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Exhibits & Panels

We will have 2 amazing Exhibits

We will be having a panel room where we cover the CONTESTED HISTORIES special exhibit featured at this year’sfestival. A panel is a type of classroom setting that is open to all people and can usually be found and conventions and other festivals.  Panels can be one expert presenting on a subject, 

multiple experts discussing a topic, multiple experts 

taking questions from the audience and giving their

 answers, and even a single expert taking questions from the audience.  If you are looking to learn more about the art and 

artifacts and the historical significance of our special 

featured exhibit, be sure to join one of the panel presentations.

CONTESTED HISTORIES 30 minute presentation on Japanese art and artifacts presented by the Japanese American National Museum.   
Two sessions:  noon and 2 p.m. (class room just outside the gymnasium
where exhibits are displayed).
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About the Japanese American National Museum:
 

Established in 1985, the Japanese American National Museum promotes understanding and

appreciation of America’s ethnic and cultural diversity by sharing the Japanese American

experience. Located in the historic Little Tokyo district of Downtown Los Angeles, JANM is a

hybrid institution that straddles traditional museum categories and strives to provide a voice

for Japanese Americans as well as a forum that enables all people to explore their own heritage

and culture. Since opening to the public, JANM has presented over 70 exhibitions onsite and

traveled six of its exhibitions to over 30 locations, including the Smithsonian Instituion, the

Ellis Island Museum, and leading cultural institutions in Japan and South America. For more

information, visit janm.org

 

About the Allen Hendershott Eaton Collection:

Allen Hendershott Eaton’s historic 1952 book, Beauty Behind Barbed Wire: The Arts of the

Japanese in Our War Relocation Camps, explored art and craft objects created by persons of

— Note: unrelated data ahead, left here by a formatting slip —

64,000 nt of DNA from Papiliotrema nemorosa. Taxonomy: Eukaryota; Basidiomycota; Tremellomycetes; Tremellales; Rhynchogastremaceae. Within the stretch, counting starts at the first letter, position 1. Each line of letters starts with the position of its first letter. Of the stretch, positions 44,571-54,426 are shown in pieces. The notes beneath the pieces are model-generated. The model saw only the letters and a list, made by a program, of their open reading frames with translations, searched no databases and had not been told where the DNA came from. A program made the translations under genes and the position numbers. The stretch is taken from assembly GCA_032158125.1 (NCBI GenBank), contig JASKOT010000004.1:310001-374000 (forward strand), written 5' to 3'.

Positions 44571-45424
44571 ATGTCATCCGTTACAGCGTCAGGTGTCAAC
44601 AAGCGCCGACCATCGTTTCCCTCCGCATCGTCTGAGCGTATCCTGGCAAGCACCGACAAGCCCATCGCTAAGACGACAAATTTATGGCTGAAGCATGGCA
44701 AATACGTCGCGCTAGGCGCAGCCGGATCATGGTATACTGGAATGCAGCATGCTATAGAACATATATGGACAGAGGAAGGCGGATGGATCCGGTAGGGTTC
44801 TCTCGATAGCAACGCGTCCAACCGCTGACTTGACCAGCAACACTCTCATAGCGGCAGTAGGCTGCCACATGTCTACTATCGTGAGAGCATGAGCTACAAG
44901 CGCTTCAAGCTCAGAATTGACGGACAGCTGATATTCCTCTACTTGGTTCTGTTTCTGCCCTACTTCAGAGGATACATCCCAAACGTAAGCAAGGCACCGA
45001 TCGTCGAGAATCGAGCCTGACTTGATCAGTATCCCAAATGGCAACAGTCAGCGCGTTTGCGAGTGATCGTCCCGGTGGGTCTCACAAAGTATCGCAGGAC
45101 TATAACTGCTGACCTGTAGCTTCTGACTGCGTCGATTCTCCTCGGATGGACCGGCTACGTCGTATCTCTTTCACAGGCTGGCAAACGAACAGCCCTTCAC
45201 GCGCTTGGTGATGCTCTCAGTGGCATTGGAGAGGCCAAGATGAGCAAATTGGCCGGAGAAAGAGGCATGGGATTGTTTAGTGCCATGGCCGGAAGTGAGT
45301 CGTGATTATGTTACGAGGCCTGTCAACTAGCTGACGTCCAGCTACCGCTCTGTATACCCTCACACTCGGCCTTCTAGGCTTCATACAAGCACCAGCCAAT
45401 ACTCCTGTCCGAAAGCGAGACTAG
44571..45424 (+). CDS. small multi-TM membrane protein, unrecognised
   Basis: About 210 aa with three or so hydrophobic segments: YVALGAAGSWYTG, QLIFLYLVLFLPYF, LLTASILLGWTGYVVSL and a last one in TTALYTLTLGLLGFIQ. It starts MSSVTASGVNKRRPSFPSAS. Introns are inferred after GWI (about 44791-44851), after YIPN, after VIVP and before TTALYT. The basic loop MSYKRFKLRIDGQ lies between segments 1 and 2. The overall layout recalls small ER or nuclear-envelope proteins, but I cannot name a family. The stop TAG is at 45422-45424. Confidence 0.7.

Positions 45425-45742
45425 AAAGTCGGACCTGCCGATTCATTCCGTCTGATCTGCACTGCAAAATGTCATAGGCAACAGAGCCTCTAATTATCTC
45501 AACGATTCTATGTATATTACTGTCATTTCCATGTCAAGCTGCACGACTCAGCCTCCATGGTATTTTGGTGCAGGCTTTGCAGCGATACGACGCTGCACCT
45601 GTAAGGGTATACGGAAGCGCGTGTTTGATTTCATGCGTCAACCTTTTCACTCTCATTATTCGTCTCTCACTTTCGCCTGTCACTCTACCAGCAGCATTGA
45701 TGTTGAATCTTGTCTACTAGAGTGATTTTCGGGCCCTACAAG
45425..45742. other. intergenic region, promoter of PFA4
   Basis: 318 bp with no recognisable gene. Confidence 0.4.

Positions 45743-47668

Japanese ancestry while wrongfully incarcerated in the World War II American concentration

camps. In the course of conducting research for the book, Eaton amassed a significant

collection of such artifacts.

After many years of lying forgotten in storage, the collection’s eventual owners would put the

objects up for auction in April 2015. An outcry arose from the Japanese American community

leaders and activists, who rallied successfully to stop this insensitive sale of these important

artifacts of Japanese American history. Ultimately, the collection was transferred to the Japanese

American National Museum for safekeeping. This project was funded, in part, by a grant from

the U.S. Department of the Interior, National Park Service, Japanese American Confinement

Sites Grant Program. Additional support was provided by George and Brad Takei, the Earle K.

& Katherine F. (Muto) Moore Foundation, and Richard Sakai.

 

Details for Contested Histories Pop-up Display and Workshop:

The pop-up display includes physical and/or digital representation of every item in the collection

— such as photographs, sculptures, artworks, and other items handmade by Japanese Americans

while incarcerated in American concentration camps. Contested Histories is intended to gather as

much information about each individual object so that the museum’s efforts to preserve and

catalog the collection can be complete as possible. People are encouraged to share with JANM

information they know or remember about the objects including who and/or what is depicted in

the many photographs or objects.

 

Exhibition Contents/ Physical Dimensions:

- 289 reproductions of photos and artwork in binders.

- 120 artifacts in 11 display suitcases.

 

   

Thank you for your support.